Daarnaast is het onderwerp genoeg om een indruk achter te laten. Spielberg laat de oorlog op zijn lelijkst zien. Deserterende kinderen worden doodgeschoten, paarden worden tot sterven aan toe afgebeund, gezinnen worden uit elkaar getrokken. Het is genoeg om een fikse hekel aan de mensheid te ontwikkelen. Gelukkig is er een bijna happy ending waarna je verdwaasd en misschien een beetje down de bioscoop kunt verdwalen.

Zou ik deze film aanraden? Nee. Afraden ook niet, echter. Het is een film voor als je het boek hebt gelezen, voor als je de oorlog interessant vindt, voor als je van paarden houdt (maar kijk dan wel op verschillende momenten weg). Verder is het een ongebalanceerd sprookje dat op de verkeerde momenten de camera te lang stil laat hangen.

War Horse, DreamWorks 2011 (nu in de bioscoop)

The secrets of Jin-Shei

It had been the hottest summer in living memory.

The secrets of Jin-Shei takes place in a colorful world (fictional medieval Asian country) and has several equally colorful characters. And yet I felt obliged to read this book, instead of diving into it and wallowing into its details and colors like Scrooge Duck in his money.

Jin-Shei binds a couple of women on a deep level, with friendship, love and responsibilities. The first couple of hundred pages tell the reader about these Jin-Shei sisters and their lives before the bad guy shows up. But the bad guy is more of an idea than a person, and therefore several of the characters are ‘bad’ from time to time as well. After this introduction the story speeds up, throws life and death at the reader and I simply couldn’t care about any thing. Even while writing this review, I find it tough to keep focus and remember what it was about this book.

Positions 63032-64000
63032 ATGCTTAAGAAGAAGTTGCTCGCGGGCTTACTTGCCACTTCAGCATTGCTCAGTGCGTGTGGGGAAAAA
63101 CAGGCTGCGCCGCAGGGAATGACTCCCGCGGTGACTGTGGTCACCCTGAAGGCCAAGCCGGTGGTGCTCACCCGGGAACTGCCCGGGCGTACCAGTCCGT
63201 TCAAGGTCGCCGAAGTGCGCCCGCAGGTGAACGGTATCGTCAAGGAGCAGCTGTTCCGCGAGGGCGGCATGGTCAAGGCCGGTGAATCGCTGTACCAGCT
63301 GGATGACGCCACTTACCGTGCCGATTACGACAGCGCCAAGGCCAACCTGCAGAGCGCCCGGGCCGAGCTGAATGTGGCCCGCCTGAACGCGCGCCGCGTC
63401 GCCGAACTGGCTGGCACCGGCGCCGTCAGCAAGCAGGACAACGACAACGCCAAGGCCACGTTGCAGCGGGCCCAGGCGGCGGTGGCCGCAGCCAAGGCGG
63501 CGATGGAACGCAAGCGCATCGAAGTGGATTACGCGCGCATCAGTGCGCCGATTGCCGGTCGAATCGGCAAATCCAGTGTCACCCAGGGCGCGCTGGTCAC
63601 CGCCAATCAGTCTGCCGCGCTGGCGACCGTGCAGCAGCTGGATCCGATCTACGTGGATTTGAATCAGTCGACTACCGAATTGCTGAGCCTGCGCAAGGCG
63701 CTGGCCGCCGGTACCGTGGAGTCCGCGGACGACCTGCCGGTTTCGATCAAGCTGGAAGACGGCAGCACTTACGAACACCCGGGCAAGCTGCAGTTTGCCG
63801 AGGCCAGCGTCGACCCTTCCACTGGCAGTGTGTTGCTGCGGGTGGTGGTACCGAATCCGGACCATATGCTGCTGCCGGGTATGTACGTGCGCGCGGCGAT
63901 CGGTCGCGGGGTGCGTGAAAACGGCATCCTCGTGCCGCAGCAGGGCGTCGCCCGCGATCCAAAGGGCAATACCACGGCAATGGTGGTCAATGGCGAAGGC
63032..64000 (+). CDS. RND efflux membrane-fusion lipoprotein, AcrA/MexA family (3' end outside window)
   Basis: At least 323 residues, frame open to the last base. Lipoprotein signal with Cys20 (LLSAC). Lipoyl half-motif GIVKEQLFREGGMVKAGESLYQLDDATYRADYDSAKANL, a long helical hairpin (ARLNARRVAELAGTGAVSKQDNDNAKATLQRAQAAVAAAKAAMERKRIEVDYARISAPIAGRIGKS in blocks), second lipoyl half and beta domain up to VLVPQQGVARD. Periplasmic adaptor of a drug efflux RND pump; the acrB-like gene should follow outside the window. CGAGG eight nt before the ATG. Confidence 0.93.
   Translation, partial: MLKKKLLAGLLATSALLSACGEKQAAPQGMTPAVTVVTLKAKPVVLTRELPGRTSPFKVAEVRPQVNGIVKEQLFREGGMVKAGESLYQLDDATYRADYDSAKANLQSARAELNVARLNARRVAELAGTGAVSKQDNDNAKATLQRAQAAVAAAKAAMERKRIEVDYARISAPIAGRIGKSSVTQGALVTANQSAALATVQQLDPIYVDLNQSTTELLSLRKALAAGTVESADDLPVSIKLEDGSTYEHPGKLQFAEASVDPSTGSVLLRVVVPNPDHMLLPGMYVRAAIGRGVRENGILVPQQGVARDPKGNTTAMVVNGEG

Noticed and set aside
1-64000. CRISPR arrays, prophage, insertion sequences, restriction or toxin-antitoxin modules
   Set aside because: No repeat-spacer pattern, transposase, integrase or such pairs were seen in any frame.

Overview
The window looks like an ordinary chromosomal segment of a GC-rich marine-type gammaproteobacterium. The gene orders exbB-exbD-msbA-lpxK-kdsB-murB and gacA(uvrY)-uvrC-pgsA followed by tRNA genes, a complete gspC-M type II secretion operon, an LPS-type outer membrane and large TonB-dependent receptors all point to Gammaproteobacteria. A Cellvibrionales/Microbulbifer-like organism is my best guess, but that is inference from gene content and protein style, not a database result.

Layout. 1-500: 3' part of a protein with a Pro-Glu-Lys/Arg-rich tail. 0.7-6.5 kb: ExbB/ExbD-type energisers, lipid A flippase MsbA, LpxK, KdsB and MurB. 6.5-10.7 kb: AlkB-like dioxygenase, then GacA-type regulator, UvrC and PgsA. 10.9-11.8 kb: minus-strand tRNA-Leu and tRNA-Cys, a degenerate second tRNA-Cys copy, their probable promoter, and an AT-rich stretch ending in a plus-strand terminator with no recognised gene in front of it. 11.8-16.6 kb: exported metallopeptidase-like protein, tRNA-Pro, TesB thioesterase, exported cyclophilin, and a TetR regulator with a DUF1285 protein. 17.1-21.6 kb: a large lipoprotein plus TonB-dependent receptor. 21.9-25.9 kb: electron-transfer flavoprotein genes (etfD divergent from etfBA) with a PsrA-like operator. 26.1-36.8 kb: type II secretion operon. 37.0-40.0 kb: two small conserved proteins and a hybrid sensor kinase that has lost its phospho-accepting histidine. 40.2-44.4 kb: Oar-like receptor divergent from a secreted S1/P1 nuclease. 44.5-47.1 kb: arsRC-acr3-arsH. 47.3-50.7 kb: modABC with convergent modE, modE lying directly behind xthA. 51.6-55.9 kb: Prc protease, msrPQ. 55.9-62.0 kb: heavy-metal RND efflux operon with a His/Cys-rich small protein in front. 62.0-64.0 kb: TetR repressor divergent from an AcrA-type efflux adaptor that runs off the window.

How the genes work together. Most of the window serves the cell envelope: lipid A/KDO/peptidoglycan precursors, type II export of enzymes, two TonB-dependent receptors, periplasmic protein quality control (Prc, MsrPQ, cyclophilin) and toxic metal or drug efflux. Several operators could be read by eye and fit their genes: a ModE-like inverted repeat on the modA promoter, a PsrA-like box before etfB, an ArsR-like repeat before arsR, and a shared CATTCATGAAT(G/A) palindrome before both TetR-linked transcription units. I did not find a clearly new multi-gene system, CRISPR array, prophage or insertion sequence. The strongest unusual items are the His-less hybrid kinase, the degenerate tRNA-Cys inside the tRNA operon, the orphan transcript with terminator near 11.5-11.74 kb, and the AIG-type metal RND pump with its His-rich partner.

So what’s wrong about The secrets of Jin-Shei? The book isn’t tough to read, there’s diversity but not too much to make it puzzling and hard to follow and it gives the reader pretty pictures in detail and ‘historical’ facts. Jin-Shei and me simply didn’t click. It can happen with books as well as with people. This makes it harder to decide on recommending it of course, but I’ll say: go on, read it. This book has a lot to offer.

 The secrets of Jin-Shei, Alma Alexander, Harper Collins 2004

The Desert Spear

It was the night before new moon, during the darkest hours when even that bare sliver had set.

Like a fresh breath of Technicolor air after The Pregnant Widow. The Desert Spear made me a very happy fantasy fan.

TDS is part of a trilogy (aptly named Demon Trilogy) but can be read as stand alone as well. That’s already quite the feat in this genre full of unnecessary follow ups and ‘let’s pull this book apart into three books’, but that’s a not-related frustrating issue.  TDS tells the story of a world where the night isn’t safe. Because every night, all kind of demons (wooden, rock, wind and so on) will rise from the grounds and attack everything that isn’t warded. Humankind knows some of those wards, but not all of them. And of course there is a faith that says the demons are a God’s punishment that can only be stopped by a Deliverer.

In this book, there are two of those. One of them who really could be it, an ordinary guy from the North, who by others is made into a hero, even though he doesn’t want it.  And the other, a wünderkind from the South with a mighty army behind him and who has given himself the title. And they used to be friends.
A lot happens in The Desert Spear and telling would only be over sharing. But this book  manages to create a world, a bad guy, and two less than annoying ‘heroes’ while  entertaining you along the way as well. After reading the first book (The Painted Man) I wasn’t sure if there would be a follow up and I did a little dance when I saw this book in the library. It hasn’t disappointed me a bit, even throwing me off (as a crazy book lady, I like to be surprised) when it came to romance and plot lines.

It is fantasy though, remember that. If you’re completely averse to that, don’t bother. But if you want to try some, TDS or its predecessor are a great starting  place.